Overall, the literature suggests that the Lue technique is likely to maintain or decrease penile length, but the Egydio technique is likely to increase penile length in men with PD while simultaneously elevating the risk of post-operative ED.
Plaque incision (PI) and grafting with corporal sparing silicone prosthesis placement
PI and grafting with silicone prosthesis placement increases penile length while retaining some native erectile function. Austoni et al.  described a technique involving placement of a soft, axially rigid 10 Fr silicone prosthesis, which allows for some residual erectile function. Full thickness incisions were made into the tunica over the area of maximal bending until the penis could be fully elongated and relaxed. The defect was closed with a saphenous venous graft. For the 145 patients enrolled, average penile length increased by 1.3 cm (range, 0.8–2 cm) (37). Zucchi et al. in 2013 modified Austoni’s technique on 60 patients to use an 8 Fr prosthesis and a dovetail incision allowing for further curvature relaxation. This resulted in a larger defect requiring a bovine pericardial patch instead of the smaller venous graft. Mean shaft length increased by 2 cm (range, 1.2–2.3 cm) (38). Significantly, the authors reported that each patient maintained his gains in the 6 months following the procedure.
Surgical management techniques which increase or maintain penile length for men with severe comorbid ED
Innovative approaches to inflatable penile prosthesis (IPP) placement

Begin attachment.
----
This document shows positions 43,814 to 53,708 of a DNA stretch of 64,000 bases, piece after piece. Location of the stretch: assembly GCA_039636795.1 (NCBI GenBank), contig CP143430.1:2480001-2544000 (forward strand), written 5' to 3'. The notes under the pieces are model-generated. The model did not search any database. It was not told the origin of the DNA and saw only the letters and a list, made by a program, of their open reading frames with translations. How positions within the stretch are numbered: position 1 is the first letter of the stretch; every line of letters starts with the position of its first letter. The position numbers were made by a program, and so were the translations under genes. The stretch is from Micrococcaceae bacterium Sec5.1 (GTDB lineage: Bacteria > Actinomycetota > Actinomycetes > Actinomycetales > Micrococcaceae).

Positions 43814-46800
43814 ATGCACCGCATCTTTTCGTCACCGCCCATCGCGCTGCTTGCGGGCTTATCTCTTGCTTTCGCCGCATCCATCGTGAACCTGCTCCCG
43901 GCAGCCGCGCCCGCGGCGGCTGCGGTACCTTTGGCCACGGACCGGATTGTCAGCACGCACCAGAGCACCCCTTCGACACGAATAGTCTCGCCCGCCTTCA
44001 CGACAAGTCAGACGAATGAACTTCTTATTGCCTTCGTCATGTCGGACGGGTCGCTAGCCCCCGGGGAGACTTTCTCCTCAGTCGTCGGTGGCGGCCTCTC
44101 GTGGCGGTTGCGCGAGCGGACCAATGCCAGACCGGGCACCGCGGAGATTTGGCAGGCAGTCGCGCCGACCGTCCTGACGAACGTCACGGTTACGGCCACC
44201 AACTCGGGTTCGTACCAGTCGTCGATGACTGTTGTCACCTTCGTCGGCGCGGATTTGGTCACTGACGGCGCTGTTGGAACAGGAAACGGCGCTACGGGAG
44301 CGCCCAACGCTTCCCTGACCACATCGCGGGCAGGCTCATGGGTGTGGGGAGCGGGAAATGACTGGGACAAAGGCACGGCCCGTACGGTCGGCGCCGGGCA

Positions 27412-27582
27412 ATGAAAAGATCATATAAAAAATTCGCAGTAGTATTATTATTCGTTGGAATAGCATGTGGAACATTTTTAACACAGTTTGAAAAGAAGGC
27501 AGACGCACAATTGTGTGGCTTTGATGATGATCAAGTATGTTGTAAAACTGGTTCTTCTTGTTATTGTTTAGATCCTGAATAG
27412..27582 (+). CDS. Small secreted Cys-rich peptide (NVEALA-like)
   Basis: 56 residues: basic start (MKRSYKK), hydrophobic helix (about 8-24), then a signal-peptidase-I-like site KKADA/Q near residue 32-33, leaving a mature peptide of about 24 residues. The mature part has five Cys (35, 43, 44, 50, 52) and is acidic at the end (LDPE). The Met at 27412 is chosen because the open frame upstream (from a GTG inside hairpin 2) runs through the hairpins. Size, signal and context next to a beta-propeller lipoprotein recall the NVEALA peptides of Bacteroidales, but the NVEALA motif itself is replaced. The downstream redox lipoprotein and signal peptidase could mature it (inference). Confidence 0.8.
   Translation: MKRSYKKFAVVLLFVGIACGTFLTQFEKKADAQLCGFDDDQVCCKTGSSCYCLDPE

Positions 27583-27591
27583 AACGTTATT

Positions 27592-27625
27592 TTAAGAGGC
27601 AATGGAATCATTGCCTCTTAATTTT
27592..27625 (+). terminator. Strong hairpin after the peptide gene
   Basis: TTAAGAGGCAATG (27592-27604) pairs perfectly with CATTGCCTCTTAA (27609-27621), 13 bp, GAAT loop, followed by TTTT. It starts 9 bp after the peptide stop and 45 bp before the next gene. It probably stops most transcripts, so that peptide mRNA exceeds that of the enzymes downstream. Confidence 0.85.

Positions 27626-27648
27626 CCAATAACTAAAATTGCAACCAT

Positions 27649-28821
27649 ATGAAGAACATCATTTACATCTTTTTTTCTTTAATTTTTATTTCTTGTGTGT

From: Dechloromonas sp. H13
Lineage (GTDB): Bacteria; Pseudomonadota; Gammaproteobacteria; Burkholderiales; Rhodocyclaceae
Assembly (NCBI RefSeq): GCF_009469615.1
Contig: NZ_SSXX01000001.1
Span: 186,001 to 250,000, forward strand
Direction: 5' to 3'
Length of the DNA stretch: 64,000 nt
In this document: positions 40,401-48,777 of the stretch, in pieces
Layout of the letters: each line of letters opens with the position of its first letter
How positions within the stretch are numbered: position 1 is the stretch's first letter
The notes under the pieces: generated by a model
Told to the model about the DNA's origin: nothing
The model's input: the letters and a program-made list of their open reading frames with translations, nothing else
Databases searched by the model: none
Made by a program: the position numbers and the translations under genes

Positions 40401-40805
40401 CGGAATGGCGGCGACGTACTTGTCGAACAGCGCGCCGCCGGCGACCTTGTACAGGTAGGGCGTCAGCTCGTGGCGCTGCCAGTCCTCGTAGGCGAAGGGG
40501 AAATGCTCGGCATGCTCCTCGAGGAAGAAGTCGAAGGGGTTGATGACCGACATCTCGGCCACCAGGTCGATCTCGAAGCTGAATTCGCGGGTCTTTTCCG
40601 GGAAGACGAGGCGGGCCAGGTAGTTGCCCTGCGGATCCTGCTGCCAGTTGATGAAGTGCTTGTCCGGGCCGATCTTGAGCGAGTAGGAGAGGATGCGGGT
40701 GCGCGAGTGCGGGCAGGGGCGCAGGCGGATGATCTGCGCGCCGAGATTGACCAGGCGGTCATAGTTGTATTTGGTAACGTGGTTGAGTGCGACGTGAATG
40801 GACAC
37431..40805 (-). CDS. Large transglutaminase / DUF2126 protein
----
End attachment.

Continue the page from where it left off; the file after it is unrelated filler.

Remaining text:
There are some novel techniques for IPP insertion that may allow for greater length preservation in men with PD compared to traditional approaches. A recently reported series of 200 men (92 with PD) underwent IPP placement by a single surgeon utilizing a novel subcoronal approach (sc-IPP). The procedure begins with a subcoronal, “circumcision” incision and penile degloving. This allows for intraoperative assessment of penile pathology including PD. Then, repairs with relaxing incisions, grafting, and/or plication can be completed as needed. An IPP is inserted via two proximal, ventral corporotomy incisions after other pathology has been addressed. Using this method, patients gained a mean penile length of 0.6 cm. Complications included infection (1.5%) and one impending distal erosion requiring reoperation (39). Overall, since transitioning from the infrapubic to the subcoronal approach, the mean corporal length measurement has increased from 20.4±0.9 to 22.1±2.2 cm (P<0.0001, data is from abstract presented at the American Urological Association 2015 by Weinberg et al.).